• Marion Bazzoli

What translators can ̶ and cannot ̶ do

What translators and translation can do for your vegan business? (Image courtesy: Ana Municio on Unsplash)
What translators and translation can do for your vegan business? (Image courtesy: Ana Municio on Unsplash)

Today will be a “back-to-basics” article about translation: what a translator can ̶ and cannot ̶ do.

Of course, these explanations are worthwhile for anyone ̶ from plant-based companies to animal associations, from vegan solopreneurs to big businesses. In short, anyone who would need translation services. So let’s dive in!

Translation VS interpretation

A translator’s work is to translate a written text (on any type of format), while an interpret “translates” (interprets) orally.

Translation into a foreign language

Unless being truly bilingual (i.e., having been raised hearing/talking two languages), a translator will translate only into their mother tongue. The explanation is simple: only a native speaker will have the right linguistic tools and knowledge to create the most accurate translation possible. This is valid for all languages: for instance, if you ask me to translate into English, I will tell you that you need to find a native English translator.

Pro tip: if you need a translator from French (and not the other way around), you can check the Where I can found the right translator article (or ask me directly for help!)

Translation for any kind of clients/topics

Unless talking to a new translator, all translators have some kind of specialities. Some will tell you something broad (“I’m a marketing translator”) and others will be more specific ̶ such as, for my part, “I’m a digital marketing translator specialised in linguistic services for vegan companies”.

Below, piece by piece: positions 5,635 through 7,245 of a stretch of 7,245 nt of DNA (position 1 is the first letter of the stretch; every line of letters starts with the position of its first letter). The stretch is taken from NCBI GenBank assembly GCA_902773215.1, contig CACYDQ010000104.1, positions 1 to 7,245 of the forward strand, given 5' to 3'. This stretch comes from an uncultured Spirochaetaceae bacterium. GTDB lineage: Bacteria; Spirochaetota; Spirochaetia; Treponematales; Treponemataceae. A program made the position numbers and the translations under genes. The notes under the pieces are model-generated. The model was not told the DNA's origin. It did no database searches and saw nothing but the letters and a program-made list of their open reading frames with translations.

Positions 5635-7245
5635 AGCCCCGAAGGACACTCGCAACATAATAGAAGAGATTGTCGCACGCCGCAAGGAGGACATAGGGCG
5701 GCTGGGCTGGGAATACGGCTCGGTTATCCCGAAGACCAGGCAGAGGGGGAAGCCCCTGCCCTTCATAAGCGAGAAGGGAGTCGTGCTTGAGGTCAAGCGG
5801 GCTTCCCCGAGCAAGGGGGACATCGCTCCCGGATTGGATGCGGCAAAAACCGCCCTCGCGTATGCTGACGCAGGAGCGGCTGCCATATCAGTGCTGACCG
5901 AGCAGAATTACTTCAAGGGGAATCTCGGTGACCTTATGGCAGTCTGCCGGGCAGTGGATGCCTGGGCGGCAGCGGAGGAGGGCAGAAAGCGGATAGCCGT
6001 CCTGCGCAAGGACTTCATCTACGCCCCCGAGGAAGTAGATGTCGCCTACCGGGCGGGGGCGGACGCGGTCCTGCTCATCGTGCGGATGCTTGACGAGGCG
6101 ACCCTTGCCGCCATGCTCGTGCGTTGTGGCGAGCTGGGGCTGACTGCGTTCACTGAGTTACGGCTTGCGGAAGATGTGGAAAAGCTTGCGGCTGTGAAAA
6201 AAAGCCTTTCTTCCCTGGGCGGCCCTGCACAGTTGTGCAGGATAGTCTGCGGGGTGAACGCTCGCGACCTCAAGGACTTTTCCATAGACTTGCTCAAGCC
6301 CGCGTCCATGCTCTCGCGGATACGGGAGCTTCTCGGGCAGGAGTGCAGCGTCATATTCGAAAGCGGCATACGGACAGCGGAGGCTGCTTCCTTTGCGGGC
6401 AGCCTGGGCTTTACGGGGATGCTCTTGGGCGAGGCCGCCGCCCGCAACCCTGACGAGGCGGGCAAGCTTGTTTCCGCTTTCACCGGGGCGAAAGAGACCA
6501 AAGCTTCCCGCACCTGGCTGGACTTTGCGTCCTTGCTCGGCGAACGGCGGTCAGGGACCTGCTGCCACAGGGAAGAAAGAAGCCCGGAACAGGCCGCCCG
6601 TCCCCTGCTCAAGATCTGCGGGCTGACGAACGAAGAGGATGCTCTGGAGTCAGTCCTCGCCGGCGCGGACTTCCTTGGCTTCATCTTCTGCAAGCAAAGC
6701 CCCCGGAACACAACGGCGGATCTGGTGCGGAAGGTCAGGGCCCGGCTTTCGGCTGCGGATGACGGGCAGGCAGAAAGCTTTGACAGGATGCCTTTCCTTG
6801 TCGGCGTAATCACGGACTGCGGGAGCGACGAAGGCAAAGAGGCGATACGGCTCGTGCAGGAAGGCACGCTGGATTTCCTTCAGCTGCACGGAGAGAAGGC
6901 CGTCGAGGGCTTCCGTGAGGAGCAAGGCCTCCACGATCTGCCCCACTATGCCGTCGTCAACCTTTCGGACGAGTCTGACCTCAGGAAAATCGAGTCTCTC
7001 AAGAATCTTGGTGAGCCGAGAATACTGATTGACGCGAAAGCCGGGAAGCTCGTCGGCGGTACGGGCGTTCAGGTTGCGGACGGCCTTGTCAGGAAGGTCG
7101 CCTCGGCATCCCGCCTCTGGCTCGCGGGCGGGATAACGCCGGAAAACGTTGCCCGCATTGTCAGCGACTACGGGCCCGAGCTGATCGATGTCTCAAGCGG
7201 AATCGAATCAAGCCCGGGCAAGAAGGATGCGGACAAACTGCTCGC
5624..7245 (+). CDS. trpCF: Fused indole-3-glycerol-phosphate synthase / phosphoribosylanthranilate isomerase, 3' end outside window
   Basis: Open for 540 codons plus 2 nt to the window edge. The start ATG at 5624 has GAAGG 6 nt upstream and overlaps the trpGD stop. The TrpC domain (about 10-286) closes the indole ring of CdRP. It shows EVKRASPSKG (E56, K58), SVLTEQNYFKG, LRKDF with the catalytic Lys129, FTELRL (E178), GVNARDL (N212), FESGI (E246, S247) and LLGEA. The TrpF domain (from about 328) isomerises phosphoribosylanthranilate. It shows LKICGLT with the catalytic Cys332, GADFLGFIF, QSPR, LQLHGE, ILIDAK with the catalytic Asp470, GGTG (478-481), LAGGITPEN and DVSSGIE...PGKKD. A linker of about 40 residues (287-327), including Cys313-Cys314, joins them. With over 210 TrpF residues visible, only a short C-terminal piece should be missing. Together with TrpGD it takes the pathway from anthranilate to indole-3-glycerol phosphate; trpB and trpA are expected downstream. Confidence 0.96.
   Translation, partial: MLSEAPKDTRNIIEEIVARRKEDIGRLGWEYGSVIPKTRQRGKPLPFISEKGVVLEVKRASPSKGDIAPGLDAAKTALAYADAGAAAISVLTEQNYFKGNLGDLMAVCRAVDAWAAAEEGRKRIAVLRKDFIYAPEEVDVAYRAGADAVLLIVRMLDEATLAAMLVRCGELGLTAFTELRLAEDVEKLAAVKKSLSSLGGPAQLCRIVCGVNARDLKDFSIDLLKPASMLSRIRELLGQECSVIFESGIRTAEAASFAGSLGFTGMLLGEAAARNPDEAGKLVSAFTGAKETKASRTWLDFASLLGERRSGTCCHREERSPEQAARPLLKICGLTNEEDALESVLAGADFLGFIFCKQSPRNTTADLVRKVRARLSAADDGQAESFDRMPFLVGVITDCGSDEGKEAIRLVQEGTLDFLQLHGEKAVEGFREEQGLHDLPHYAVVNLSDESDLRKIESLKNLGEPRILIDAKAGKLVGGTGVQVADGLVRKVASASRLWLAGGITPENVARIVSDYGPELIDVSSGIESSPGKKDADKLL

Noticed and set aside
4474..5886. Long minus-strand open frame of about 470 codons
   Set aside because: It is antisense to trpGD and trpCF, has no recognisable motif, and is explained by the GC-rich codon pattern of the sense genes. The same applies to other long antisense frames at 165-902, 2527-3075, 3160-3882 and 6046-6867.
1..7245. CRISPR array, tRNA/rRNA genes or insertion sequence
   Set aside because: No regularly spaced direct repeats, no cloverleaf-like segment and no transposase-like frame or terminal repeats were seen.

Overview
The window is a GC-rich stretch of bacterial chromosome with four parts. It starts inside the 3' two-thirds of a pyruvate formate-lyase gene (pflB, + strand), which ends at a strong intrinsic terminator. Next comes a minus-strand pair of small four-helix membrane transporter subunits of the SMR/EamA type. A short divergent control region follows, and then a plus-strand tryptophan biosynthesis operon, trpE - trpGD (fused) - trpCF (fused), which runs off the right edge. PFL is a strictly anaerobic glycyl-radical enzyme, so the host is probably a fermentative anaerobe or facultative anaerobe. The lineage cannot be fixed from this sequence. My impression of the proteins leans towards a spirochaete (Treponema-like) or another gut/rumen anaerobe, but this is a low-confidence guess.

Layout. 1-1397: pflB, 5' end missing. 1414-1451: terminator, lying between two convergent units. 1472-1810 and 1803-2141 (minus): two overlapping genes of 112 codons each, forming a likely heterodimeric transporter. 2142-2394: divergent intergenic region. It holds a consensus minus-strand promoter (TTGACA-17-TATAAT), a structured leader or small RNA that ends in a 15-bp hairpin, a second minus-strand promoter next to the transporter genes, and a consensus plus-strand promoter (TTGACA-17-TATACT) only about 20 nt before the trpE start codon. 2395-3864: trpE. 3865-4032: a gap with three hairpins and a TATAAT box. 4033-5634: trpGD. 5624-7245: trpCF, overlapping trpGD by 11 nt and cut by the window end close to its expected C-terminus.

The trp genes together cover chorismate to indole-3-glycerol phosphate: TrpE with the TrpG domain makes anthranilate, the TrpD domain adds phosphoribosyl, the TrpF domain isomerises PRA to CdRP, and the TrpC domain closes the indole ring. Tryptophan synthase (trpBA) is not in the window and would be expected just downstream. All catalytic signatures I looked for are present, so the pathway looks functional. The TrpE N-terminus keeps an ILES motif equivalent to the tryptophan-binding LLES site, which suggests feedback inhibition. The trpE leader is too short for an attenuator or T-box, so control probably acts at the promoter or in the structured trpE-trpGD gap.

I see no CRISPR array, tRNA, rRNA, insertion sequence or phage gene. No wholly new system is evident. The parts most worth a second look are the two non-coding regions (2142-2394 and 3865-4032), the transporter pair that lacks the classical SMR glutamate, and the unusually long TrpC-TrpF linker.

Some translators have expertise in a specific topic (fashion, food, ecology, etc.), while others specialise in a particular clients segment (in my case, vegan companies), or in a particular format (for instance, translating books or subtitles).

Translation VS content writing

Unlike content writing, translation is the art of using an already written text (for instance, the English copy of your website, and translate it into French. According to context, the translator will have to translate more or less literally, more or less creatively, but the message will always remain.

Pro tip: do not forget to take the different varieties into account: for instance, French from France, Belgium, Canada, Congo etc., aren’t the same!

Translate 4000 words in an hour

To give you an idea of what that means, 500 words represent about one page.

Thus, you can easily understand that a translator couldn’t take such an amount of words, with such a short deadline. And this is without counting the time to carefully read the original text, to do some research, maybe to ask you some questions…

Pro tip: A translator can usually translate between 2000 and 2500 words a day

So, is it just translation then?

Well, no. It depends on the translator, but most of them also offer revision and proofreading services (revision, also named reviewing, = comparing the original copy and its translated version, to correct any mistakes; proofreading = correcting the translated version, without using the original copy).

A good translator will also localise your content, i.e. make it appealing and relevant for your target audience. This is also called cultural adaptation, and it can translate into changing a photo (e.g. showing the Eiffel tower instead of the Statue of Liberty), taking into account usual payment practices in France (for example, Skrill is not much used here, unlike debit card or Paypal), and the list goes on.

Pro tip: A translator should flag any cultural differences and adapt them in the translated copy

Some translators (myself included) offer iSEO services: either you provide a list of original keywords or the translator creates it, based on your original content, and then they find matching relevant keywords in the target language. Finally, these keywords will be included in the translation copy, in a fluid and user-friendly way (no stuffing!).

Other services may include the creation of a bilingual glossary and/or guidelines (for consistency, both in the vocabulary used and in the writing style), subtitling, transcription, etc.

Do you have any question on how your vegan company can benefit from translation services to enter and thrive on the French market? Let’s talk about how we can reach your French audience together! Fill in the contact form or send me an email at hello@frenchvegantranslator.com and tell me all about your needs 🌱


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